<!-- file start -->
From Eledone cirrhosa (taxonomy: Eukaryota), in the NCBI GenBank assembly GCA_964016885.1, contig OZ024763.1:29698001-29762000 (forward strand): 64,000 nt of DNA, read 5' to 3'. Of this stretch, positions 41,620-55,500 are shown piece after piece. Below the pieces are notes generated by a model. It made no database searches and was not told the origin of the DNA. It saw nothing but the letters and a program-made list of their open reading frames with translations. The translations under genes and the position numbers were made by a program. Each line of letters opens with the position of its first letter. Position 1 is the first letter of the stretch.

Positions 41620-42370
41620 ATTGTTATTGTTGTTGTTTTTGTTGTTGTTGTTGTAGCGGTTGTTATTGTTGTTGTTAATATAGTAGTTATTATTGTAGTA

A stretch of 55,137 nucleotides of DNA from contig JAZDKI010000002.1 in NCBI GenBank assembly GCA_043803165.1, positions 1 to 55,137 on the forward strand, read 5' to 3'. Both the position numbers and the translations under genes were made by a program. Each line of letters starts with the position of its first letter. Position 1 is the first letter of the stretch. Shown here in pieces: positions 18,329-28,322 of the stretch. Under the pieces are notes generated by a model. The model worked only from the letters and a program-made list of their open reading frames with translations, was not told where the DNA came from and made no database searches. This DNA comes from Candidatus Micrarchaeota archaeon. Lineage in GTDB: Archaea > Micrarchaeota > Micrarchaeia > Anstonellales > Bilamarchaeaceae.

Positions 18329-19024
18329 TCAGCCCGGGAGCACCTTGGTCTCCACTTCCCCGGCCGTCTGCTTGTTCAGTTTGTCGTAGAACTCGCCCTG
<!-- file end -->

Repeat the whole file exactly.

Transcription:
From Eledone cirrhosa (taxonomy: Eukaryota), in the NCBI GenBank assembly GCA_964016885.1, contig OZ024763.1:29698001-29762000 (forward strand): 64,000 nt of DNA, read 5' to 3'. Of this stretch, positions 41,620-55,500 are shown piece after piece. Below the pieces are notes generated by a model. It made no database searches and was not told the origin of the DNA. It saw nothing but the letters and a program-made list of their open reading frames with translations. The translations under genes and the position numbers were made by a program. Each line of letters opens with the position of its first letter. Position 1 is the first letter of the stretch.

Positions 41620-42370
41620 ATTGTTATTGTTGTTGTTTTTGTTGTTGTTGTTGTAGCGGTTGTTATTGTTGTTGTTAATATAGTAGTTATTATTGTAGTA

A stretch of 55,137 nucleotides of DNA from contig JAZDKI010000002.1 in NCBI GenBank assembly GCA_043803165.1, positions 1 to 55,137 on the forward strand, read 5' to 3'. Both the position numbers and the translations under genes were made by a program. Each line of letters starts with the position of its first letter. Position 1 is the first letter of the stretch. Shown here in pieces: positions 18,329-28,322 of the stretch. Under the pieces are notes generated by a model. The model worked only from the letters and a program-made list of their open reading frames with translations, was not told where the DNA came from and made no database searches. This DNA comes from Candidatus Micrarchaeota archaeon. Lineage in GTDB: Archaea > Micrarchaeota > Micrarchaeia > Anstonellales > Bilamarchaeaceae.

Positions 18329-19024
18329 TCAGCCCGGGAGCACCTTGGTCTCCACTTCCCCGGCCGTCTGCTTGTTCAGTTTGTCGTAGAACTCGCCCTG